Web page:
Very interesting investment! But this has the look of more than a single first (i.e.USV not being an original investor). Here’s what jumps to me- and just looking for clarifications, as I’m sure you’ve thought about these.1) USV typically invests in companies that are forging a new territory and/or have clear/early leadership potential. This seems to be a fragmented marketplace with several players in it. Is Lending Club the market leader today? 2) The frequency of user engagement is different than other definitions of engagements in your other investments (i.e. whereas we tweet, tumble and check-in several times per day, we don’t borrow or loan money at that same frequency). Are you relaxing the “engagement” part a bit? 3) Where is the innovative technology? It seems that the strength of Lending Club is probably in their risk management processes (with some degree of technology behind it of course), but their success will come from operational execution and how they scale the business (it’s a people factor). So it doesn’t “appear” as sexy as the other investments you have made, right? I’m sure you’ve thought of these elements and there are probably other factors that we are not privvy to, but I’m just saying what I’m thinking.
yes, they are the leader in their market.
Maybe I’ll fund the next stage of my projects with Lending Club.Edit: Oh, $35k limit. Worse case scenario I will do this. I don’t expect worse case scenario though. 🙂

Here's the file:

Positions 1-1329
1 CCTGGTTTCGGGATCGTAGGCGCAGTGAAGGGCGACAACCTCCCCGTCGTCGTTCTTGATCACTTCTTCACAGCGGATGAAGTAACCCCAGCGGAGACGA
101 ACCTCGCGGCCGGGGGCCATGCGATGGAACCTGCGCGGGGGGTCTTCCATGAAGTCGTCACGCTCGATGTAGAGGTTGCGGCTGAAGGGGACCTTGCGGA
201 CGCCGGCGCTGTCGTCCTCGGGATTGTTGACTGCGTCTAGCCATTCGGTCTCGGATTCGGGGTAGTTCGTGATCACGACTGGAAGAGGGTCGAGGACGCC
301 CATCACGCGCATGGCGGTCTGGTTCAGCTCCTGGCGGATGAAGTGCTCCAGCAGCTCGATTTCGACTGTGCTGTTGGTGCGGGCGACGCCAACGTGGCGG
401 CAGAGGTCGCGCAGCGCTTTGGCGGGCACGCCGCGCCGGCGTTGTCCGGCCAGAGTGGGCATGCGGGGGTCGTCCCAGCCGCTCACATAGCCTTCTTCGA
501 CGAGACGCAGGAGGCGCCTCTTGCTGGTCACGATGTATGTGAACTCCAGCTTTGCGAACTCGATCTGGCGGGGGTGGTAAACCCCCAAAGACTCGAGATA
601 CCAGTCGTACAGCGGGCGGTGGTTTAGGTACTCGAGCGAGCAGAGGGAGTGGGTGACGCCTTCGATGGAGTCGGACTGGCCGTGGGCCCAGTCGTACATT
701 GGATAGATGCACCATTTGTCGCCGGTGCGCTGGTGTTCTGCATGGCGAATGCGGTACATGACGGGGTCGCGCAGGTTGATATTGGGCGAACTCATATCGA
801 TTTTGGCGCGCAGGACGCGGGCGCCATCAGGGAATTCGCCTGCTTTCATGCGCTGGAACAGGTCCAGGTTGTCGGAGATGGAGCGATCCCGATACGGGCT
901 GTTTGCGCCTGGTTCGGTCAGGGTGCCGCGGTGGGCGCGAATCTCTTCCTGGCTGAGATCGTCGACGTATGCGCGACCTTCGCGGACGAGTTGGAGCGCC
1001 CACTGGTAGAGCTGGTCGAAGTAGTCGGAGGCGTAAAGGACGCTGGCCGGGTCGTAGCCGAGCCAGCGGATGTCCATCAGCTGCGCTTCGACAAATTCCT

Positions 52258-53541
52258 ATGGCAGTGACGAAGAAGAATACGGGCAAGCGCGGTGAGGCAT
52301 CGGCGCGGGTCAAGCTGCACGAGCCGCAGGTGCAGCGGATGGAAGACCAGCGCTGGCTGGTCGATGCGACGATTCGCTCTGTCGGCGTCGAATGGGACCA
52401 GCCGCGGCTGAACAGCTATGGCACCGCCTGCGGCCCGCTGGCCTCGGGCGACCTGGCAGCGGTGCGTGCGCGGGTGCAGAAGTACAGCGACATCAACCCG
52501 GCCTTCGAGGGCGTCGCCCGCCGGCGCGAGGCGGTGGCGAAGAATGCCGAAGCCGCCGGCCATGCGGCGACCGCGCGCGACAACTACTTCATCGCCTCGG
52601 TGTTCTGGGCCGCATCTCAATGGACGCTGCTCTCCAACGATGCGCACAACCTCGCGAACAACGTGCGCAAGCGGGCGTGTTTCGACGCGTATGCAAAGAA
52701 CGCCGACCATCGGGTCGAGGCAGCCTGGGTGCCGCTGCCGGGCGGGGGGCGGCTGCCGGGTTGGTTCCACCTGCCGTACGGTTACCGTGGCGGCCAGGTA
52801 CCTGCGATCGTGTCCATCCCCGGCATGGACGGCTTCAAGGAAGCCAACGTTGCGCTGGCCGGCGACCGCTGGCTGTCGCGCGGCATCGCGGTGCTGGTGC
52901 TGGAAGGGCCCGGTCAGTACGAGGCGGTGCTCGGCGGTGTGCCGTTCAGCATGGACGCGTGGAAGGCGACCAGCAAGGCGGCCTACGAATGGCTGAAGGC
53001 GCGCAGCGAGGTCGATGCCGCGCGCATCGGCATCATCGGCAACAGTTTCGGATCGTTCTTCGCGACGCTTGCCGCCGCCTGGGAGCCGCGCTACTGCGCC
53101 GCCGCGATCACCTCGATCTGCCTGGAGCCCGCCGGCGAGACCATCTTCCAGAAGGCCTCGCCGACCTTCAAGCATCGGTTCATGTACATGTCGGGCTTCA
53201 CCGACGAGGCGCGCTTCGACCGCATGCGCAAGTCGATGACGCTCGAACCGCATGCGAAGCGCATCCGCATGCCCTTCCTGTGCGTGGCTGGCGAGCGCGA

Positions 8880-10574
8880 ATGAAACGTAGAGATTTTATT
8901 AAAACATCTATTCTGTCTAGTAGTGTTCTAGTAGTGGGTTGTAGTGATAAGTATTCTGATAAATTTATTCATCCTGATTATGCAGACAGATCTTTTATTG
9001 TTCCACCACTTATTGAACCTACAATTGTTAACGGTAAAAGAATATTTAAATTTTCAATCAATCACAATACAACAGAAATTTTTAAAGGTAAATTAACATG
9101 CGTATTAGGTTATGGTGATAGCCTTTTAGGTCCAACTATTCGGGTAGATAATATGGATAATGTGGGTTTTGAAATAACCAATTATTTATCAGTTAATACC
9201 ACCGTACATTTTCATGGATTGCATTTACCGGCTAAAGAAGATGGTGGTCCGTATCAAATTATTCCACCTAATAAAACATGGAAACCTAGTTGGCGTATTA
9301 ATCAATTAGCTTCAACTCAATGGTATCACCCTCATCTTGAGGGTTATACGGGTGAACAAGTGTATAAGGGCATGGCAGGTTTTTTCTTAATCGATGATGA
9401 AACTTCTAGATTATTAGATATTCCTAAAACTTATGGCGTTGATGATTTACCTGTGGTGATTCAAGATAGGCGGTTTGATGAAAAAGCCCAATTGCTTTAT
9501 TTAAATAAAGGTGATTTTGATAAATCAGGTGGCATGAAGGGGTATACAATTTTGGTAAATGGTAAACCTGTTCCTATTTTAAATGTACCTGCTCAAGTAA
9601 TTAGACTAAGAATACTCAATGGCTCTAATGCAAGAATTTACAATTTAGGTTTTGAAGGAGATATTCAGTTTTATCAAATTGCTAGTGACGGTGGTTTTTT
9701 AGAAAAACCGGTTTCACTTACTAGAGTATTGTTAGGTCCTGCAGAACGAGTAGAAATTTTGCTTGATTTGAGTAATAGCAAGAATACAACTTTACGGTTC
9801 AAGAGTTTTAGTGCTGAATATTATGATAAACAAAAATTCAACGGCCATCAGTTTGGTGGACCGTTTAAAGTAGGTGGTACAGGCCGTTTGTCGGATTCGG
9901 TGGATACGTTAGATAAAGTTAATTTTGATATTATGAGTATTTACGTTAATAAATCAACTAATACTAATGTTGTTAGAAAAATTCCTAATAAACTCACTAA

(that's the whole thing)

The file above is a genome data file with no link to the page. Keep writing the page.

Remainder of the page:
This is an exciting update @fredwilson:disqus , it’s good to see that you guys are is interested in market places. The question I have is would USV be interested in investing in such peer to peer services with a niche?
How does Lending Club deal w/ statutory usury issues such as the 18% limitation in Texas?What does LC do w/ its defaulted debt? Does it try to collect?Interesting concept. Just being open when the banks are frozen is an advantage.
If it’s like Prosper (and I get the feeling it’s better)….They abide by governmental price-fixing schemes.They turn defaulted debt to collection agencies after fairly standard warnings,etc.
Hi JLM,Here is a screenshot of what I see as a lender when someone doesn’t pay.http://cl.ly/92tland here is bankruptcy:http://cl.ly/91Bw
Highly local financial regulation makes these businesses difficult to internationalize. As an Irish resident, I can’t invest via Lending Club, Prosper or Zopa. I guess I’d be more pissed off as a resident of Texas or Kansas that I’m likewise excluded from Lending Club. This of course creates a Samwer-brothers style opportunity for local talent in multiple countries to go through the SEC-esque certification headache and create something spin-in-able to Lending Club or whoever turns out to be the gorilla here. A side note on how regulations also struggle to keep abreast of these kinds of innovative lending: Wonga.com, a UK-regulated short-term lender (online payday loan stuff) have a long-running and amusing dispute with the FSA in the UK over the fact that they’re forced to prominently quote a ludicrous APR (4212%) for loans with a one-week maturity. They liken this to taxicabs being forced to display a sign saying that it would cost a million bucks to rent them for a year!